It’s not until we delve a bit deeper that we find that the attitude towards Syrians and treatment of them is pretty crap. At the end of our site is public land with a park that has a neglected ‘sports’ park, basket ball court, and football pitch. Each evening I have seen quite a few lads playing football, I just assumed they were boys from our site, but it wasn’t till we were down there the other day that we saw they were all Syrian men of all ages playing football each evening. As far as we were aware no one in our site was Syrian, but in fairness we hardly know who lives here, so where were they living? It was then we encountered the not so casual racism. No there are no Syrians in our site because they are not allowed. I have no idea who made the decision that no Syrian could rent or purchase a property here, probably the management council (who are also rather anti child in our view). Hearing this made me feel rather sick, but worse was to come. The site next door decided that Syrians could rent there, but here’s the kicker: if you want to rent an apartment in our site it’s 600TL tops (about £150) per month, if you want to rent an apartment in the site next door, where Syrian families now live it’s 1000TL, a 400TL difference is hardly insignificant, is just over £100! This is not a country where an extra £100 each month is easy to come by, especially if when you find a job you’ll be earning less than a Turk on minimum wage.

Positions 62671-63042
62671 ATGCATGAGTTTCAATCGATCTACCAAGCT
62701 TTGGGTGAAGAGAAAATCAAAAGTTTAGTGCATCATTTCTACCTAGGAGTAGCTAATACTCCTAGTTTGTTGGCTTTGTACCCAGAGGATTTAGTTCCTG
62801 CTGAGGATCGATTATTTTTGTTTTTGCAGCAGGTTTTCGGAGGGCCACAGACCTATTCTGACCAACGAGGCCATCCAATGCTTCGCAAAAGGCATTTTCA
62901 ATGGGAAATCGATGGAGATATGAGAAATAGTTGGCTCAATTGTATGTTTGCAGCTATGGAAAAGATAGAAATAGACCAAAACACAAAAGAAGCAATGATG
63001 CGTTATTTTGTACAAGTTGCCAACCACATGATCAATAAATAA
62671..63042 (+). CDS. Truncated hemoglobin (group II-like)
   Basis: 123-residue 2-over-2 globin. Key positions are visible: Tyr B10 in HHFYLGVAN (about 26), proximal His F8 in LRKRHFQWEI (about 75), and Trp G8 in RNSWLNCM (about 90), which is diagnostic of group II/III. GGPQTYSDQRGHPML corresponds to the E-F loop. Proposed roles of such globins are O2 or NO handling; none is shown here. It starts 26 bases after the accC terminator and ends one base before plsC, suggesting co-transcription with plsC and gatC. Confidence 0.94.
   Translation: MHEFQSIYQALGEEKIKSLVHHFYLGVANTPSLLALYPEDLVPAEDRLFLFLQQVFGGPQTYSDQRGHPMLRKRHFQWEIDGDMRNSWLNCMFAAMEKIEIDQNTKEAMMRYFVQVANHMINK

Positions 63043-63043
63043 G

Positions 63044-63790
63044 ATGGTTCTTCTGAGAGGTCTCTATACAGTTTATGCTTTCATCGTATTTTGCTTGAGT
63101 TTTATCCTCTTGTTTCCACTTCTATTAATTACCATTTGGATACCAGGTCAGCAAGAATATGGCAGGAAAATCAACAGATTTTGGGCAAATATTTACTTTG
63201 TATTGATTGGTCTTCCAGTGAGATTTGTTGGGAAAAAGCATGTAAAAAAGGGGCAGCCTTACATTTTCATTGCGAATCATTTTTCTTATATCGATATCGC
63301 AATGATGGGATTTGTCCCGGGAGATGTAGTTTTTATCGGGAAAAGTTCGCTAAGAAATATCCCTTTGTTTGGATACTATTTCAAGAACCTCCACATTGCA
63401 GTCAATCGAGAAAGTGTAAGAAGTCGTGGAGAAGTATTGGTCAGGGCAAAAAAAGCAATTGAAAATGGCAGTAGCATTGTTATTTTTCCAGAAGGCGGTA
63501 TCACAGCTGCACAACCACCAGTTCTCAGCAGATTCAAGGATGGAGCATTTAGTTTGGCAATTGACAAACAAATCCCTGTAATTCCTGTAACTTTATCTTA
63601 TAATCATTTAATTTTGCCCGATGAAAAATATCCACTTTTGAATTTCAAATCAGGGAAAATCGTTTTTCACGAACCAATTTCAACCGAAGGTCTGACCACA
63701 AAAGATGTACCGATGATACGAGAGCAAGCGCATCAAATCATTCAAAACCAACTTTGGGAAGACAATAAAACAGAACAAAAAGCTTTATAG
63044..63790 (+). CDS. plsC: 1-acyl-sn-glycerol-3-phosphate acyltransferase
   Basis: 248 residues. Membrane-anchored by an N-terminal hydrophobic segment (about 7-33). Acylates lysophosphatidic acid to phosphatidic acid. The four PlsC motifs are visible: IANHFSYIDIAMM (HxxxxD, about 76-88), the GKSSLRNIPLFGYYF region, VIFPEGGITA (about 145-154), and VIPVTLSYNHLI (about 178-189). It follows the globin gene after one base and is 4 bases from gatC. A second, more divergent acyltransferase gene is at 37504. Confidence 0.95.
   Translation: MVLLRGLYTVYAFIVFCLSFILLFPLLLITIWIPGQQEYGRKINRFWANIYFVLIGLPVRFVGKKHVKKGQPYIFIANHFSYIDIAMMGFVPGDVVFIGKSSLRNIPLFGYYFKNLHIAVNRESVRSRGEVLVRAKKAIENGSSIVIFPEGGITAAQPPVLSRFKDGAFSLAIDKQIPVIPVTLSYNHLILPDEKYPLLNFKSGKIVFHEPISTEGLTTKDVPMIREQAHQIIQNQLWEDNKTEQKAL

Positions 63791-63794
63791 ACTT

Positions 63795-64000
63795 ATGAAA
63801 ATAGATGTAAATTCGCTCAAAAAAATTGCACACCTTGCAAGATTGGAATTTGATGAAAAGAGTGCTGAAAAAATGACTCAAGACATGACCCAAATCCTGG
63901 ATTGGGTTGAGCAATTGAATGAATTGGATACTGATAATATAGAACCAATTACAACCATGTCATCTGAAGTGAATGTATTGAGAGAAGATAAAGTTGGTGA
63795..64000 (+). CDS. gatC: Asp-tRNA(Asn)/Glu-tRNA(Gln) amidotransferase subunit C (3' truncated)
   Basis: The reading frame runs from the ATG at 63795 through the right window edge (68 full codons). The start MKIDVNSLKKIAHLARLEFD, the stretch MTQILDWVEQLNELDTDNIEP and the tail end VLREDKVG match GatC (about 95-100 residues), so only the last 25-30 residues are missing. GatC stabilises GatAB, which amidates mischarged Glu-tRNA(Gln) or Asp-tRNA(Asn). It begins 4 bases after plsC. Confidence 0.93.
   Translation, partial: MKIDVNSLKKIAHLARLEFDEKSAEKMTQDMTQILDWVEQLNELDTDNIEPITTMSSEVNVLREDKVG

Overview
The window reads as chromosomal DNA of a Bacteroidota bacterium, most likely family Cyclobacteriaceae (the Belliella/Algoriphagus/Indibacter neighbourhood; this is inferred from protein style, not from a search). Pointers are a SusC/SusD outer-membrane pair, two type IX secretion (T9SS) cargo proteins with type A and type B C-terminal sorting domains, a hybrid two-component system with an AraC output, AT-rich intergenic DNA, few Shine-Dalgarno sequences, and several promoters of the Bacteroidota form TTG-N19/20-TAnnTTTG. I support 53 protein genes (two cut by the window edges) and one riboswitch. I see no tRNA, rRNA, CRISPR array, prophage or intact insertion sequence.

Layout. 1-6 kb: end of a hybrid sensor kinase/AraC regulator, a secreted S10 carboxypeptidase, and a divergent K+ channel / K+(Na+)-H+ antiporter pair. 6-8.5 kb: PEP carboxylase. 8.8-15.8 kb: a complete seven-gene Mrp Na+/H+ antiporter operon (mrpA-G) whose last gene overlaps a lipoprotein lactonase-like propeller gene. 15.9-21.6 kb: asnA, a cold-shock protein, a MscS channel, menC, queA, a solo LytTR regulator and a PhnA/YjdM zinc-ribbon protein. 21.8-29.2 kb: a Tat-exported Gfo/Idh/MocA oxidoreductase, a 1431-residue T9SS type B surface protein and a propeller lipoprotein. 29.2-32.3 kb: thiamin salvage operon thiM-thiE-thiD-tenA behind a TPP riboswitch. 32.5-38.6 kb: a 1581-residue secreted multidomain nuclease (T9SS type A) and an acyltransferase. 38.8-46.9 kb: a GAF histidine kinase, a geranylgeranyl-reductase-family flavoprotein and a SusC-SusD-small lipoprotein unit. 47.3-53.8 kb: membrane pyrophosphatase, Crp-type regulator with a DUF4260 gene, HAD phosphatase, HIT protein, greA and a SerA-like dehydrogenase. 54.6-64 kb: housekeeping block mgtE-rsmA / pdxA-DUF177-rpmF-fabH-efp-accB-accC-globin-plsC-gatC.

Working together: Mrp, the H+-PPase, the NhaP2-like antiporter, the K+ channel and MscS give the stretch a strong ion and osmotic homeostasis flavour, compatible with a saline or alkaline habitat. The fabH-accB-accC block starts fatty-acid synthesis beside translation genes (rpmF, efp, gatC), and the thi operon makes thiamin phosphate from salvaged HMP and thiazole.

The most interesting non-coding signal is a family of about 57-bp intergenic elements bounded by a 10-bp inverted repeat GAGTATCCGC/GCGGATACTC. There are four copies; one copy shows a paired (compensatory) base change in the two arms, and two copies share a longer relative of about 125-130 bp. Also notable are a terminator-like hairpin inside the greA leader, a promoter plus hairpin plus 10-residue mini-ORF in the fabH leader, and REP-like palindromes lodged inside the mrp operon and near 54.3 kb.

I must admit hearing stories like this has saddened me so much. Turks always like to pride themselves on being so welcoming. Perhaps this is true when an individual Turk is face with a small number of yabanci’s (this means strangers not only foreigners, so anyone from another place and can include Turks). I worry that parties like MHP will jump on such stories and there’ll be spate of Daily Mail type anti immigration articles. Sadly it was probably inevitable, in that Turkey just wasn’t prepared for a conflict on it’s doorstep to last this long and to cause so many people to have to leave their homes.
But, uh! Of all the issues I had with this site I now discover I’m living somewhere with the equivalent of a “No Blacks” sign on the door. I really do feel quite sickened. I’m now party to something I really can’t agree with. It’s not like we can just move because we own this place, and that just moves away from the problem, it doesn’t help to solve it.